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Bewilderingly solidJalopnik »
Chassis was informative, reassuringly solid, and expert at controlling body motionsCar and Driver »
Caddy estimates the AWD turbo will do 0-to-60 mph in about 7.5 sec.Motor Trend »
PERFORMANCE | 8 out of 10
Chassis was informative, reassuringly solid, and expert at controlling body motions
Car and Driver
Caddy estimates the AWD turbo will do 0-to-60 mph in about 7.5 sec.
Aside from boosting the 2010 Cadillac SRX's visual appeal, the smaller overall dimensions reinvigorate this crossover with a whole new level of handling performance. TheCarConnection.com's research shows that the new SRX Cadillac offers one of the most engaging driving experiences in the crossover segment, though most reviewers recommend opting up for the turbocharged engine.
In keeping with the downsizing theme for the SRX Cadillac, The Detroit News reports that the "SRX drops its 3.6-liter V-6 and 4.6-liter V-8 for a pair of V-6s: a direct injection 3-liter and a 2.8-liter turbo charged V-6." While the displacement and cylinder count may be down compared to last year, Motor Trend still says that "the base 3.0L gas direct-injection V-6, rated 265 hp, gives the SRX [the] best specific output in its class," while Car and Driver points out that an "optional, 300-horse turbo V-6, built in Australia for Saab and Holden, will arrive this fall." Unfortunately, despite the shaved dimensions for the 2010 Cadillac SRX, Car and Driver mentions that the crossover still "weighs 4505 pounds," which is "heavier than any of its leading competitors." The net result is performance that Jalopnik calls "quick, but unremarkable," while Autoblog reviewers feel that the Cadillac SRX feels "more sluggish off the line than its spec sheet would suggest." In terms of acceleration numbers, Motor Trend states that Cadillac estimates that the "turbo will do 0-to-60 mph in about 7.5 sec," while the naturally aspirated "3.0 covers it in just under 8 sec."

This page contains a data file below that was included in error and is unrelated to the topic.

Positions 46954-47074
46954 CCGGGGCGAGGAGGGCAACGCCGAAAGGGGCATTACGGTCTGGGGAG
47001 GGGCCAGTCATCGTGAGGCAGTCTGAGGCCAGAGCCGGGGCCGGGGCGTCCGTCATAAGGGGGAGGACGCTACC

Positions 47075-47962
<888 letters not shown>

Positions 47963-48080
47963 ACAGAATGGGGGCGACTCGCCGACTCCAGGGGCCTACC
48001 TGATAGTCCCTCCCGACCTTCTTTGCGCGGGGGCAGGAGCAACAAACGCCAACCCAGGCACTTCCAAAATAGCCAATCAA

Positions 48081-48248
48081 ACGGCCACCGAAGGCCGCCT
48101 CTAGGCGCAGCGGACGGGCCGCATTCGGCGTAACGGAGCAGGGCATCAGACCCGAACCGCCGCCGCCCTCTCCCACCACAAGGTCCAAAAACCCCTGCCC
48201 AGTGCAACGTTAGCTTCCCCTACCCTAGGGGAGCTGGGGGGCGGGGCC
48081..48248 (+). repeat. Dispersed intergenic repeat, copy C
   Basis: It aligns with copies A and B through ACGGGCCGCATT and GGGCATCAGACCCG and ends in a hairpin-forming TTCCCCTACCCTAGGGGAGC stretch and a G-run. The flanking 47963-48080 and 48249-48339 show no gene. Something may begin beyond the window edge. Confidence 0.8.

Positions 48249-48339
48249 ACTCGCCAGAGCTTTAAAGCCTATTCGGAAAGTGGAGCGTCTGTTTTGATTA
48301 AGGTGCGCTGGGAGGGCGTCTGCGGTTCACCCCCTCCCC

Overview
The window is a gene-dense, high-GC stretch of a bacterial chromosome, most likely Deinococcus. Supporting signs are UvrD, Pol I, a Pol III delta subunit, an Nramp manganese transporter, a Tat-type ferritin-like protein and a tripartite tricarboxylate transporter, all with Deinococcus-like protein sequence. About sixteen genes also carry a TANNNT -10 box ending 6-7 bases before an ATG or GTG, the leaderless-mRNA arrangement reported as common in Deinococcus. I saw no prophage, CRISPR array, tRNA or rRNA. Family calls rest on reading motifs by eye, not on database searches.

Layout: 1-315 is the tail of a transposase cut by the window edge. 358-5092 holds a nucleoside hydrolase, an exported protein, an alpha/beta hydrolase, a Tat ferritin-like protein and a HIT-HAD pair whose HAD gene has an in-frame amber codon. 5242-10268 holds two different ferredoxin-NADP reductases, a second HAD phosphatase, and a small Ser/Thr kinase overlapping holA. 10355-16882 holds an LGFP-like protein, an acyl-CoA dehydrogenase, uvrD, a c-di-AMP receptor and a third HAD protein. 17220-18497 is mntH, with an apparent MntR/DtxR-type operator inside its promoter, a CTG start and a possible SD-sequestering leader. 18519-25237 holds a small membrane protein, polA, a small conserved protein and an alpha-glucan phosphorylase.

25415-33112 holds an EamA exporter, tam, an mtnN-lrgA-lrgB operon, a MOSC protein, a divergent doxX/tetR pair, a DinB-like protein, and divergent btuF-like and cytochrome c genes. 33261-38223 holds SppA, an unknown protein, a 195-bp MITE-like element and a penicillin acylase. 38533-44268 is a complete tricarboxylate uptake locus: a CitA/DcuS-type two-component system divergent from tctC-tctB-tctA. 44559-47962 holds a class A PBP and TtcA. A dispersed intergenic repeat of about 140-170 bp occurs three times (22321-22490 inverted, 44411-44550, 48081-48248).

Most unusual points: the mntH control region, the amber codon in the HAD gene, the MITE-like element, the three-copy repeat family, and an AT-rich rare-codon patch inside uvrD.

Regardless of which engine you choose for the 2010 Cadillac SRX, Car and Driver informs us that all of Cadillac's crossovers will come standard with "a six-speed automatic" that is rather poorly received by reviewers. Jalopnik says "the transmission is one of the weaker points of the SRX," as "in regular mode it's a bit slower than we'd like, but set that way in the interest of fuel economy." That transmission is able to drive either the front wheels or all four, depending on which drivetrain option you prefer. Motor Trend reveals that "Cadillac expects about half of the new [Cadillac] SRX's buyers will choose front drive over the Haldex AWD versions," although the AWD system is praised as one of the most effective on any production vehicle. The Detroit News raves that the "phenomenal drive system...can transfer as much as 100 percent of the engine's power from the front axle to the back even before you know you need it," and Automobile Magazine reports that the Cadillac SRX's AWD system "sends torque to the rear wheels when more than a dozen sensors suggest that's advisable."
As of this writing, the official EPA estimates for the SRX Cadillac's expected gas mileage are unavailable, but Motor Trend reviewers note that "Cadillac expects the SRX to match its archrival [the Lexus RX 350] in fuel economy." If that holds true, then Motor Trend says that, "with a 21-gal tank, range will top 500 miles." Meanwhile, Autoblog reviewers estimate that the front-wheel-drive SRX Cadillac will get "18 mpg city and 25 mpg highway, while the all-wheel-drive model [should be] rated at 17/23." Those numbers aren't fantastic, but they probably won't scare away any potential Cadillac SRX customers, all other things being equal.
Crossovers aren't typically known for their sporty performance characteristics, but TheCarConnection.com's research reveals a noteworthy sporty streak for the SRX Cadillac. The Detroit News reviewers call the 2010 Cadillac SRX "exceptionally well-mannered," with a "hydraulic power-assisted rack-and-pinion steering [that] was more precise than...expected—turning into corners very smoothly." Jalopnik agrees, claiming this is a "crossover [that] actually handles. We'll even go so far as to say it's a Caddy that zigs and even zags." In keeping with its luxury billing, the SRX Cadillac also boasts a composed ride, with Automobile Magazine contending that "the SRX's electronic dampers and rubber-isolated subframes provide a tightly controlled yet supple ride over Michigan's pockmarked pavement." Jalopnik is still at a loss to explain how the SRX Cadillac is so "bewilderingly solid," asserting that the crossover "soaks up...imperfections while feeling as solid as a German luxury wagon."
The 2010 Cadillac SRX is one crossover that might bring out the deviant in normally mild-mannered parents.